Online dating fraud is more common than you think.
One of Our Graham’s favourite online experts, Willard Foxton over at the Daily Telegraph, has written a great piece here about the dangers of finding love on the internet.
It seems that it could be that 10 per cent of profiles online are, in fact, fake. Foxton speaks to a wealthy woman who nearly lost £50,000 to a fraudster. He claimed his boat had grounded and he needed bailing out. She had been flirting with him online for just a few weeks.
Luckily she was savvy and decided to test him by offering him a smaller about to see if he would take. She figured that if he was genuine he would need the full amount. Unsurprisingly he jumped at her initial offer before getting nasty when he realized he was sussed.
In the US, even the FBI have sent out warnings to users of online dating websites. They put out a press release on Valentine’s Day explaining the risks. They have found that women over 40 are the most often targetted – women just like Debbie Best, a 51 year-old American who thought she had found love with a man she thought was a handsome antiques dealer. Like the woman Foxton spoke to, Debbie Best’s online amour claimed to be stuck abroad in need of money. Unfortunately Debbie decided to try and help him. You can read more of her story here.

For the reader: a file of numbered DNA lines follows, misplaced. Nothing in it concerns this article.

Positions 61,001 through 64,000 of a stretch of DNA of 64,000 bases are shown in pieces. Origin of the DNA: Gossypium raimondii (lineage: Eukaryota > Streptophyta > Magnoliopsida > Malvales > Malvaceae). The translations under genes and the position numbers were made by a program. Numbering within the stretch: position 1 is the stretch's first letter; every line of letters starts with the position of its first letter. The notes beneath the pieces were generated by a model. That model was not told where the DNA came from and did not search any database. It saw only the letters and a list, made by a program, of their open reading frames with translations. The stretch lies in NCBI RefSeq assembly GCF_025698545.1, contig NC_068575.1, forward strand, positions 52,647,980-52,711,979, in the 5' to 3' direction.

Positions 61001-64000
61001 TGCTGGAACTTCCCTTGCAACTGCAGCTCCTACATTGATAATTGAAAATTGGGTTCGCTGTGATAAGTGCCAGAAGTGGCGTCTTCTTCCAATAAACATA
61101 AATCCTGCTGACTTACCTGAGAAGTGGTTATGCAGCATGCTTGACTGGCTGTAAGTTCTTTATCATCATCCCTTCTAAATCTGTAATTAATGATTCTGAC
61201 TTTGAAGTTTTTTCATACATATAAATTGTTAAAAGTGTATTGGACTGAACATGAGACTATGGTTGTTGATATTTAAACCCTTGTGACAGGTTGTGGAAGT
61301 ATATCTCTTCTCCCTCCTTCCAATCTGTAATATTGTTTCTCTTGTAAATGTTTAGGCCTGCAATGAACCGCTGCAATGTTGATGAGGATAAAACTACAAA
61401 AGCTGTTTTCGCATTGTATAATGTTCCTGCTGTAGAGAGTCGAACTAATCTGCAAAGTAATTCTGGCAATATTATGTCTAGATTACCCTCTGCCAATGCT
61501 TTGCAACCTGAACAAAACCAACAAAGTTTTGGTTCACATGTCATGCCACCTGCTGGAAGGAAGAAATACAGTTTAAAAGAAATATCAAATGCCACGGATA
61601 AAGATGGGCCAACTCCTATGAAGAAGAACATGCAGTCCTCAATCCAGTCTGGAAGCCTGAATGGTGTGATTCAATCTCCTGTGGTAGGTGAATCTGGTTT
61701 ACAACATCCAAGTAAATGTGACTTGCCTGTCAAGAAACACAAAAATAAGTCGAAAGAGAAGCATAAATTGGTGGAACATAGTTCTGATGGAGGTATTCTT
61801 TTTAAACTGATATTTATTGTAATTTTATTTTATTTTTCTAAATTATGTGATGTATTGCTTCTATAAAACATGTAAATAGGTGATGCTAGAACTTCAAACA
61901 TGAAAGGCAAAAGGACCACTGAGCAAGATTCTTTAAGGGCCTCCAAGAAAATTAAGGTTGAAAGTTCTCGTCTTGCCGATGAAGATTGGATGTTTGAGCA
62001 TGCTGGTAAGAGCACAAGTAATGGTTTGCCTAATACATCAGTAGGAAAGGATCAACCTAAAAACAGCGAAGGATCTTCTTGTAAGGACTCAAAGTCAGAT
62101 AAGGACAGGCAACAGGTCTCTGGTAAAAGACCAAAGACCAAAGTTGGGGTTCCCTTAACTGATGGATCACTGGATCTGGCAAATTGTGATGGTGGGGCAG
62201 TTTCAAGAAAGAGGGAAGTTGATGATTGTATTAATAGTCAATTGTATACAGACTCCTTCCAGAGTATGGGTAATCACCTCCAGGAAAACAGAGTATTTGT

Another good lesson from Debbie’s story is that online dating sites will not necessarily back you up if you are subject to a scam. Mingle2.com – the site Debbie used – refused to comment when the Huffington Post reported it in October 2012. There is no insurance for this kind of thing.
If you are worried about how to stay safe online, Our Graham has tracked down a five websites for good tips and advice:
2) The big beast Google offer some tips here
4) The BBC WebWise page is worth a look for some well-presented, if basic, advice.
5) Online dating Goliath’s OK Cupid have, as you might expect, a good page on staying safe online.
After all, as the saying goes, better safe than sorry.